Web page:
“This is a kind of wave young Ghanaian entrepreneurs have never experienced;” these were the descriptive words that President of the Chamber of Entrepreneurs, Sheriff Ghali, used in describing the impact of the Coronavirus lockdown on young enterprises.
Since Ghana recorded its first imported case in March 2020, I have interviewed over 50 entrepreneurs, both on air and personally on how the global pandemic affected their profit margins.
Figures from the Ghana Statistical Service shows that over 40,000 Small and Medium Entrepreneurs (SMEs) shut down while some 70,000 others downscaled, amid the uncertain constraints of the pandemic.
Over 131,000 businesses, mostly SMEs, expressed uncertainty in the business environment. In fact, the average decrease in sales, according to World Bank findings, was estimated at ¢115.2 million, with firms in the hospitality sector largely affected.
Government’s response to the pinch of the pandemic was timely and highly commendable. Currently the ¢100 million CARES Programme under the 2021 budget aimed at getting the engines of small enterprises – which employs 80% of population – running again.
“The pandemic has taught us one lesson, to be innovative and tech-driven,” Patrick Adjei Nketia, CEO of UTAMA Africa – a fashion house – revealed on the Market Place.
During the pandemic when lockdowns were in force, Patrick narrated how he quickly adapted to the changing demands of the times. Noticing how slow orders for his colourful African-made neckties and garments became, he quickly adopted a digital means of reaching out to prospective clients.
“I realized if I did not adapt with the times, I would run out of business. I took to Instagram, Twitter, YouTube, to sell my products and they paid out well, in fact, I earned more than I would before the pandemic hit”.
Data from the Ghana Statistical Service shows that during the lockdown, about 244,000 firms started adjusting their business models by relying more on digital solutions, such as mobile money and internet for sales.
This holds true for other entrepreneurs such as Naabia Boakye Danquah, CEO Naabia Bassinets and more. I visited her workshop at Aburi where she explained how she capitalized on the global pandemic to expand her business and remain relevant.
“I realized the pandemic got many people working from home. With that the demand for tailor-made workstations rose. That was how my business catapulted to making huge profits than before the pandemic. I had to be smarter and smarter,” Naabia narrated, with pride.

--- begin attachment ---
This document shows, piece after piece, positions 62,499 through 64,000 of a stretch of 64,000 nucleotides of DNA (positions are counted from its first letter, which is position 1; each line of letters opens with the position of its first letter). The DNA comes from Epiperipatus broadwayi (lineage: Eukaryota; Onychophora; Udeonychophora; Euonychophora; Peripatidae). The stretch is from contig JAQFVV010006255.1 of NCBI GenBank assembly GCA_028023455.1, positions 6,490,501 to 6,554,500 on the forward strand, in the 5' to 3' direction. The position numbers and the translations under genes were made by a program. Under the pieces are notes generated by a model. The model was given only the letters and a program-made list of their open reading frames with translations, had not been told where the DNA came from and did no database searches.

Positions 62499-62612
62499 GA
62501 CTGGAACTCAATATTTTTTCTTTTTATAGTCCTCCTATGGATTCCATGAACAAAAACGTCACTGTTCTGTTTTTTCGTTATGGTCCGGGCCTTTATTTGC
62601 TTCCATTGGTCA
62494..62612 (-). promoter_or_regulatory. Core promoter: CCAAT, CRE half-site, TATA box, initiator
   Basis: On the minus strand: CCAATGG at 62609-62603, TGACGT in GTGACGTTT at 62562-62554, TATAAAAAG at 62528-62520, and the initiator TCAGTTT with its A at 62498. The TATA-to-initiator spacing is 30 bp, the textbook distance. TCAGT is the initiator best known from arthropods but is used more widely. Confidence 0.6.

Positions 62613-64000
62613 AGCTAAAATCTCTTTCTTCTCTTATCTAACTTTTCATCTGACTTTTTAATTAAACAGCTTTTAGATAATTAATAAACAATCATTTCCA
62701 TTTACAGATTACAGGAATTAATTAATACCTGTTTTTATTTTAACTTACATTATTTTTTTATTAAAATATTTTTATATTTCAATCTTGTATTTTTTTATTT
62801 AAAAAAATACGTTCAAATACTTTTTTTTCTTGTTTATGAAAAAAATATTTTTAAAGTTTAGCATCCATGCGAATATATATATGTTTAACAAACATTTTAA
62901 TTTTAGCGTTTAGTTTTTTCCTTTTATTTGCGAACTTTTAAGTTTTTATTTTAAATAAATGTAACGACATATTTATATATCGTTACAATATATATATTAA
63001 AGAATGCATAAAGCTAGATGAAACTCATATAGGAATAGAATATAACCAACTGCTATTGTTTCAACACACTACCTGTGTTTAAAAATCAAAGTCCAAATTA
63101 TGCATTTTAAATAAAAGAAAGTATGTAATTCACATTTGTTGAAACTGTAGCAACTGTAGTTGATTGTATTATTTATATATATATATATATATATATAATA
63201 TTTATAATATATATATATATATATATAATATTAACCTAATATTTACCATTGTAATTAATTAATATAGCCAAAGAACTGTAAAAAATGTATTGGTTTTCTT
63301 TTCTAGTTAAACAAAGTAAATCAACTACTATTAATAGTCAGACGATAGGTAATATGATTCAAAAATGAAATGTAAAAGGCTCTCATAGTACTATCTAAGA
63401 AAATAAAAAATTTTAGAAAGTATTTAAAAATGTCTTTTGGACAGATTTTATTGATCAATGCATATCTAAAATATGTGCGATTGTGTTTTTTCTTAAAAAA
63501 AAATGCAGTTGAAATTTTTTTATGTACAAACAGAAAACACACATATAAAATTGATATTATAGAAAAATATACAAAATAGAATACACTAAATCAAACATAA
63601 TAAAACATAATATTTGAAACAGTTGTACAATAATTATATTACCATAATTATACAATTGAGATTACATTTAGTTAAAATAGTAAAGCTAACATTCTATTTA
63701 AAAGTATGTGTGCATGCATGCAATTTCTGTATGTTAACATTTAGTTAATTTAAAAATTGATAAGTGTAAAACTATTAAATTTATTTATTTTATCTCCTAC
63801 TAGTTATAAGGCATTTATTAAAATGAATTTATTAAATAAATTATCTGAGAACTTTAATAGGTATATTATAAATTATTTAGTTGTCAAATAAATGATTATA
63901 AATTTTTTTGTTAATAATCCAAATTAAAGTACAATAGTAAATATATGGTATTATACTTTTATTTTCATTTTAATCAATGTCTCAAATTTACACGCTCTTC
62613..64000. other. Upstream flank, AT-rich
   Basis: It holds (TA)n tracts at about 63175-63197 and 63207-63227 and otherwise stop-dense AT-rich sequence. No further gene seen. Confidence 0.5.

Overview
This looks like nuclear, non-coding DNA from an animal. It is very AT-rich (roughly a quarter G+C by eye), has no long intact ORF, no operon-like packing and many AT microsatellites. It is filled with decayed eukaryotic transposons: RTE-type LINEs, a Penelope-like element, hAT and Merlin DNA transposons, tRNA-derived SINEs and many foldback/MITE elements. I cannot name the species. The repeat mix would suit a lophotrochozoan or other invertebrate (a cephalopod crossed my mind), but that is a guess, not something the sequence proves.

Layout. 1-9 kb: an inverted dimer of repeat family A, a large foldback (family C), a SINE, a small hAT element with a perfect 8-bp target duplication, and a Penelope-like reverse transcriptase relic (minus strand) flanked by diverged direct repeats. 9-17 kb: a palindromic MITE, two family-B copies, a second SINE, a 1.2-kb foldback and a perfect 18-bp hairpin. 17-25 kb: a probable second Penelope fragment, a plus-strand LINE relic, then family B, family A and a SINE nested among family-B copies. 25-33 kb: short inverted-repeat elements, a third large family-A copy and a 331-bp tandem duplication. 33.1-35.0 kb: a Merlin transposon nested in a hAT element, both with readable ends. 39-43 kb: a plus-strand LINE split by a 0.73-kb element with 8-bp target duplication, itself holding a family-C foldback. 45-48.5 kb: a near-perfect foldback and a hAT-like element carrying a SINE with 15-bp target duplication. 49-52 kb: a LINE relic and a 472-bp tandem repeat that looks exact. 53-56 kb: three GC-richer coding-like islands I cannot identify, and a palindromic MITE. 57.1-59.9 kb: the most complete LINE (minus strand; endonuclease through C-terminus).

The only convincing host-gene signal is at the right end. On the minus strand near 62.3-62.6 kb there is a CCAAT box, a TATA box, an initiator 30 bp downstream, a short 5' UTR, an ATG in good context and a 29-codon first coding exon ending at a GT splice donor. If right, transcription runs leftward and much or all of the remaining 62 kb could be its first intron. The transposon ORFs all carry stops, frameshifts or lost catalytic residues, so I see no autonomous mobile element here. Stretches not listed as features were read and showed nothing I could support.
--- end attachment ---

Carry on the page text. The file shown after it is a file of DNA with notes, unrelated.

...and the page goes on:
But even as these entrepreneurs relocate profit interests from the traditional to online, Executive Directive of the African Aurora Business Network, Maureen Odoi, has warned against complacency. According to her, “the complexities of the digital space requires that entrepreneurs are fully equipped with the needed tools of cyber security, online marketing, and compelling products to remain in competitive business”.
Even as Ghanaian entrepreneurs reposition to remain relevant, Ghana’s Chamber of Commerce and Industry is advocating for a more business friendly environment to cushion enterprises against the shocks of the Coronavirus but also the bully of mega Pan African enterprises who could compete them out in the Continental Free Trade Agreement – which is priced at a $3.5 trillion market.
President of the GNCCI, Clement Osei Amoako, is mindful of a friendly environment where interest rates are relatively low to ease access to credit. So far, the Bank of Ghana, through the Monetary Policy Committee, has slashed the Policy Rate by 100 basis points, the first time since 2019, to 13.5 per cent.
Recovering from the shocks of the pandemic and staying resilient does not just stay with an online presence and discovery of virtual clientele; it also instructs that enterprises understand the nuances of niche markets and also build impact solutions around their products and services – an asset that many young entrepreneurs are struggling to acquire.
Charles Ayitey is a business journalist with Joy Business of The Multimedia Group.
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